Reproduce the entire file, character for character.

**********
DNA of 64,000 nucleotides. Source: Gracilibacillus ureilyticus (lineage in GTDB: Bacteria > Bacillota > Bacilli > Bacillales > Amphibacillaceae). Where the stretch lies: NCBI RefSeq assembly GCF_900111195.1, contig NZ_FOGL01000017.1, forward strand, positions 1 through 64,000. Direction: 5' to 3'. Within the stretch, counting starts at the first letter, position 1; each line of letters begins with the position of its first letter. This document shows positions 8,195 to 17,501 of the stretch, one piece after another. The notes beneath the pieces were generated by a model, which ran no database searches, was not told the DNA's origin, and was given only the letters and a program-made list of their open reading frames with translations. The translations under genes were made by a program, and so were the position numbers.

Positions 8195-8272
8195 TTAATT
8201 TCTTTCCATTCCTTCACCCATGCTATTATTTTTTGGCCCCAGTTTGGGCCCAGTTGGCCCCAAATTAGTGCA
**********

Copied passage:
DNA of 64,000 nucleotides. Source: Gracilibacillus ureilyticus (lineage in GTDB: Bacteria > Bacillota > Bacilli > Bacillales > Amphibacillaceae). Where the stretch lies: NCBI RefSeq assembly GCF_900111195.1, contig NZ_FOGL01000017.1, forward strand, positions 1 through 64,000. Direction: 5' to 3'. Within the stretch, counting starts at the first letter, position 1; each line of letters begins with the position of its first letter. This document shows positions 8,195 to 17,501 of the stretch, one piece after another. The notes beneath the pieces were generated by a model, which ran no database searches, was not told the DNA's origin, and was given only the letters and a program-made list of their open reading frames with translations. The translations under genes were made by a program, and so were the position numbers.

Positions 8195-8272
8195 TTAATT
8201 TCTTTCCATTCCTTCACCCATGCTATTATTTTTTGGCCCCAGTTTGGGCCCAGTTGGCCCCAAATTAGTGCA